AMD A10 and A8 Trinity APU: Virgo CPU Performance

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Late last week, we posted a glimpse of what AMD had in store with their latest A-Series APUs for desktop systems. In that article, we were able to officially unveil the Virgo platform and discuss speeds and feeds, GPU performance, and power consumption characteristics. However, we weren’t able to disclose any CPU performance numbers, overclocking data, or pricing. We know some of you aren’t too fond of cliffhangers that leave out important data like that, but thankfully we can give you all the full scoop here today.

In this piece, we’ll fill in the blanks regarding AMD’s latest desktop APUs and cover the rest of the performance characteristics many of you have been eagerly anticipating. We won’t, however, be covering the architectural details again. If you missed our previous coverage of Trinity, Piledriver, and the Virgo platform, please take a moment and peruse these previous HotHardware articles:

In those two articles, we cover all pertinent architectural details and features, spotlight AMD’s latest A-Series mobile platform and cover desktop A-Series GPU performance.


AMD A10-5800K and A8-5600K Socket FM2 A-Series APUs, Side-by-Side

We've had a couple of AMD's latest A-Series APUs in-house for a while now; more specifically the flagship AMD A10-5800K and the A8-5600K. Both of these APUs are quad-core variants, with 100W TDPs, and unlocked CPU and GPU multipliers for easier overclocking. AMD, however is also launching a host of other A-Series APUs, with varying features and specifications. The complete breakdown of the AMD A-Series APUs launching today is as follows:

As you can see, the A10-5800K is the top of the line model. It sports an integrated Radeon HD 7660D GPU with 384 active Radeon Cores, that run at 800MHz. There is 4MB of total cache on-board, and the CPU portion of the chip runs at a base clock of 3.8GHz which can Turbo up to 4.2GHz. The A8-5600K, however, is outfitted with an integrated Radeon HD 7560D, which has only 256 active Radeon Cores and a slightly lower frequency of 760MHz. The A8-5600K's CPU cores run at a base clock of 3.6GHz and Turbo up to 3.9GHz, but it has the same 4MB of total cache of its higher-end counterpart.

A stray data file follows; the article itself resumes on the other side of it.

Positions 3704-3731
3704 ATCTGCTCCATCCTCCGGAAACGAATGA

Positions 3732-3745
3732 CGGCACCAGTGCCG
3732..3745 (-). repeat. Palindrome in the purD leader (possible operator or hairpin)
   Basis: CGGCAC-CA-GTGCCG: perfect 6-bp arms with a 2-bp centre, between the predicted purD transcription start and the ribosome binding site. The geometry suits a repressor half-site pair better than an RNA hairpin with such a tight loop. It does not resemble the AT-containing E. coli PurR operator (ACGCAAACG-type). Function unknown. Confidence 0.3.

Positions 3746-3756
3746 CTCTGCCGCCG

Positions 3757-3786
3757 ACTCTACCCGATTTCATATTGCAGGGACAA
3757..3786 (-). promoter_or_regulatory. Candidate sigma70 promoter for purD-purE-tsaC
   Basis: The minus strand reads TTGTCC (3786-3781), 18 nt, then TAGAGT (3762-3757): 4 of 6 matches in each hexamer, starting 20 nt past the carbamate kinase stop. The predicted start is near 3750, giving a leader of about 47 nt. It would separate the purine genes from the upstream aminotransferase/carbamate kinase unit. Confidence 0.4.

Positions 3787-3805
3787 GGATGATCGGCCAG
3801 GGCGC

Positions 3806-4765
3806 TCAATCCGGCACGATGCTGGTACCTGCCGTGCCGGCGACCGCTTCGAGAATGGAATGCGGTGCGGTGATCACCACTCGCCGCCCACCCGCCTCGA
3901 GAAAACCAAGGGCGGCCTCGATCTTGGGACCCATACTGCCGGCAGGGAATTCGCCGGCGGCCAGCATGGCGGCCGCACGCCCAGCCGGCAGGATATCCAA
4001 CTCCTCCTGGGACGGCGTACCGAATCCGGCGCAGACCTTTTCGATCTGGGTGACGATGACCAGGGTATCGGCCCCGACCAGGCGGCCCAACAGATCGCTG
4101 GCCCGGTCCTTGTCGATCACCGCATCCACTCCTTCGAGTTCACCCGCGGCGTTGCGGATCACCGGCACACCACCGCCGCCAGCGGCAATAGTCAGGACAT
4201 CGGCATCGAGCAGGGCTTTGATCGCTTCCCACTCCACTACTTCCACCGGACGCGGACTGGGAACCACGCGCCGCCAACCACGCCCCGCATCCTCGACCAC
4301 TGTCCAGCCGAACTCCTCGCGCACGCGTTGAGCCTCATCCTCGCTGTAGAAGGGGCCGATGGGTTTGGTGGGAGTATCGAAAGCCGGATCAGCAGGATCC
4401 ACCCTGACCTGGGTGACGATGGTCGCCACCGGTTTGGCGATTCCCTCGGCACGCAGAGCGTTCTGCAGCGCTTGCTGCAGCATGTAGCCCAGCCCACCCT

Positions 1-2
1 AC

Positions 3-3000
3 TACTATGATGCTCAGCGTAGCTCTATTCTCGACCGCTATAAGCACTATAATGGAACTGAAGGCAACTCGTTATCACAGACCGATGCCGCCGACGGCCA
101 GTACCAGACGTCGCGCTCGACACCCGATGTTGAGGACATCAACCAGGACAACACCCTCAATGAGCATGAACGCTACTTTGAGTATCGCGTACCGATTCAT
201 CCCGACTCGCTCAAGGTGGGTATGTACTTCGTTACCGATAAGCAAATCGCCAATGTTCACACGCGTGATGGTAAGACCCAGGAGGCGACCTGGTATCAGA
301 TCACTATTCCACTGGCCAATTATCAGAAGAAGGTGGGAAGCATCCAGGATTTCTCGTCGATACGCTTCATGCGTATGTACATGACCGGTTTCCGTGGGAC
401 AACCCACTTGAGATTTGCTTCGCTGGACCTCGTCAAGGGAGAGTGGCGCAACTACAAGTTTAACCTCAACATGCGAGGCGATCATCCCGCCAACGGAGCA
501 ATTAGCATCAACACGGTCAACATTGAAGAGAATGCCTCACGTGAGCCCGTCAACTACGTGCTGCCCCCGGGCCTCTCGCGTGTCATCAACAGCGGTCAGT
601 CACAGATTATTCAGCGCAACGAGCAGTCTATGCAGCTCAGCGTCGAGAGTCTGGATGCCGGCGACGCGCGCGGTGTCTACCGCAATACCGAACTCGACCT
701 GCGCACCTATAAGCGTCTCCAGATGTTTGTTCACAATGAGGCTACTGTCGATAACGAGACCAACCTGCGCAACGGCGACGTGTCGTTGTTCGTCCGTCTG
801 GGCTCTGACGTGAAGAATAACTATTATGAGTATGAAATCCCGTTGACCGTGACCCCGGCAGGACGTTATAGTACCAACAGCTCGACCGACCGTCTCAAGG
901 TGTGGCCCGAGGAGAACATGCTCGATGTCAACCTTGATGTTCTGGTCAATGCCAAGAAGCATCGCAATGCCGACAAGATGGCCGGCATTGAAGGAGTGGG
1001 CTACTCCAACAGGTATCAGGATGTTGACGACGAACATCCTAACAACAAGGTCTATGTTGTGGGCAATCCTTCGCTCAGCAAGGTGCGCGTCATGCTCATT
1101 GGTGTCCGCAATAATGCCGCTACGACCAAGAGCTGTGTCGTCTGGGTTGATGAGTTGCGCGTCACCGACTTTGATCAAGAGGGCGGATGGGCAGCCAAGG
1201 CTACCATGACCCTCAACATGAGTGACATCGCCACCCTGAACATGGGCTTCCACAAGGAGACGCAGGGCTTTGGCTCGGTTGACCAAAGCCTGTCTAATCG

The other APUs in the new A-Series vary in their GPU configurations, core counts, clocks, and cache configurations. Also note that the "K" in certain model numbers denotes an unlocked APU, which offers more flexibility for overclocking. We'll have more on the subject of overclocking just a little later. First we have some benchmarks to talk about...
  

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rapid1 2 years ago

I never thought I would say this but I am going to and I hate it. I am re-building a PC for a lady who is an private Architect and I will be replacing her PHENOM II X4 965, MB, PSU, and Nvidia GPU with a ASRock X79 Extreme3 LGA 2011 Intel X79 MB a ntel Core i7-3820 Sandy Bridge-E 3.6GHz a SeaSonic X750 Gold 750W ATX12V V2.3/EPS and a XFX Double D FX-787A-CDFC Radeon HD 7870 GHz Edition and 8 more GB's of DDR3 added to the 8 she already has. I have no doubt she will be amazed by the system that comes out of it compared.

It sucks though AMD needs to get back on there A game. If it was a gaming computer I might consider a Bulldozer when there released but right now for a top end PC or at least up until now (looking forward to seeing what Bulldozer actually does) or relatively soon for a top end PC there not in consideration etc for a general user no matter whether there an architect or not. General user ok and do not forget I have a Phenom II x4 065 system I built personally sitting right next to me, but the one I am on is an Intel core i7 one.

RZmogus 2 years ago

And how your post sticks with a review of entry level APU?

Drake_McNasty 2 years ago

I would stick with nvidia for Autodesk products.

realneil 2 years ago

[quote user="Drake_McNasty"]

I would stick with nvidia for Autodesk products.

[/quote]

 

NVIDIA makes better cards for professional use. AMD doesn't cut it. There are driver issues with Cad-Cam programs.

And why would you (rapid1) buy a gamers video card for someone who is using Autodesk?

CDeeter 2 years ago

So if Trinity is close to an i3, then a Piledriver 4 module should approach i5 territory?

How sad, this article only got 4 posts. Must not be much love for AMD out there anymoreCrying

jovanwi 2 years ago

I've personally have been wanting to try out the new apu's. They sound as though they have great performance for budget systems. I can't wait to see what they're about.

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